It sounds like a lot of work but it is worth it. I have everything set up on the XP in order for me to write comfortably without distractions and have absolutely no desire to use a more modern computer that will go online.

The librarian looks at me askance when I arrive with my big bag of gear but leaves me alone otherwise. I honestly couldn’t care less if she does think I’m rather strange. I am solving a problem with a minimum of fuss and that is all that matters.

How have you gotten creative to solve a problem recently? Please share your stories in the comments below.

Categories
Housing Simplicity

Crowded House

The other day my friend from Michigan moved her family to this area. Until they get situated with employment and housing they are all staying here.

I must confess that I was concerned about this. Five adults (since Katie is almost 18), two dogs, and two cats living in a 500 square foot one-bedroom house means that we are stacked up like cordwood.

I have learned that it isn’t near as bad as I expected it to be.

For one, we all work together in a spirit of cooperation. While two of the adults have yet to secure employment (one is physically incapable of working), the rest of us are now employed. When schedules match up, my friend insists on driving me to work and picking me up to make my life a bit easier. We come home from work in the evenings to find that the others have prepared meals for the family and tidied up the house.

At night, since I have to keep a somewhat regular sleeping schedule due to my personal health issues (my brain glitches when my sleep schedule is disrupted) I am usually one of the first to go to bed. They move around stealthily that I don’t get disturbed. If one takes a nap in the evenings or is still asleep when I wake up, I give them the same consideration.

We even coordinate bathing schedules so that no one is caught unawares and has to go to the restroom while someone is taking a bath.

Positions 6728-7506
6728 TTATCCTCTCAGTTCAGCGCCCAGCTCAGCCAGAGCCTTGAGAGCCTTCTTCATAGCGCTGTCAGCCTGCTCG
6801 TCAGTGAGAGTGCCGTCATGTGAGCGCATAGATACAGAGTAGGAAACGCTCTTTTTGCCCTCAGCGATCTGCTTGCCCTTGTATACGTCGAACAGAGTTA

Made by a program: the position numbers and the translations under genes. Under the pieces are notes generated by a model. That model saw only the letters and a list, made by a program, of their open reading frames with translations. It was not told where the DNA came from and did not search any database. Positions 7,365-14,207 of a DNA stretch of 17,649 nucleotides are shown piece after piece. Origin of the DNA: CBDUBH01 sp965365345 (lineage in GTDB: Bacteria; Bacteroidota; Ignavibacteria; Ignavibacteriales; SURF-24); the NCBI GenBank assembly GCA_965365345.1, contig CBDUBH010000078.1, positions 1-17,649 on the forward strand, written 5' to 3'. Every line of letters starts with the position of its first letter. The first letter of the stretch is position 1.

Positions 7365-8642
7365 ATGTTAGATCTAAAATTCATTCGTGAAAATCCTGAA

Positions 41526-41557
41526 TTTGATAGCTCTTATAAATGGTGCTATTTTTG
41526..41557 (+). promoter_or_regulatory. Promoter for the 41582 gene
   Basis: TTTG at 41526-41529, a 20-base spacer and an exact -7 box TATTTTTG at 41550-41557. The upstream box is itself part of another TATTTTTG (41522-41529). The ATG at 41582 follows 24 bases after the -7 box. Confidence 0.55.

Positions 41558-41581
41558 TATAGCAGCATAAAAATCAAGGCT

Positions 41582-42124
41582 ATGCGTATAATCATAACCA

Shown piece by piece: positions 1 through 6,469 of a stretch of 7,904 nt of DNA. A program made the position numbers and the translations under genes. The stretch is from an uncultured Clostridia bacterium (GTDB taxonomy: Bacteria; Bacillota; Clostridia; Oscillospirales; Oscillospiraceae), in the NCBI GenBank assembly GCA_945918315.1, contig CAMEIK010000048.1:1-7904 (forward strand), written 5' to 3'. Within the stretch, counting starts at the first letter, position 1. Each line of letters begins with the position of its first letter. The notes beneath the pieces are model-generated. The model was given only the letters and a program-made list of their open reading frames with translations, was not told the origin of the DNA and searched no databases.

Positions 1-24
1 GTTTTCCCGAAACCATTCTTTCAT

This experience has shown me that it truly is possible for a larger number of people to live in harmony in a small home provided you work together. While society tends to frown on such things, living in a small home can not only help families get on their feet after homelessness, it can help them live on less money when needed or desired. Let’s face it: it costs a lot less to live in a small place than it does to live in a big one.

I wanted to share this story because in my books I mentioned that I had reservations about a larger number of people living in really small homes. While I did point out that it has been done in the past, the thought made me nervous. Since then I have learned that it is definitely possible provided that mutual respect and cooperation abound with the family members.

I personally am grateful for the experience.

Have any of you lived in really tight conditions with other people? Please share your stories in the comments below.

Categories
Housing

Sardines

A friend of mine and her family is down from Michigan.  They want to move to this area to help me out while I get situated.

They arrived late this evening, so we removed the mattress from the sofa sleeper to make them a bed with. My couch will be a spongy sleep but it works.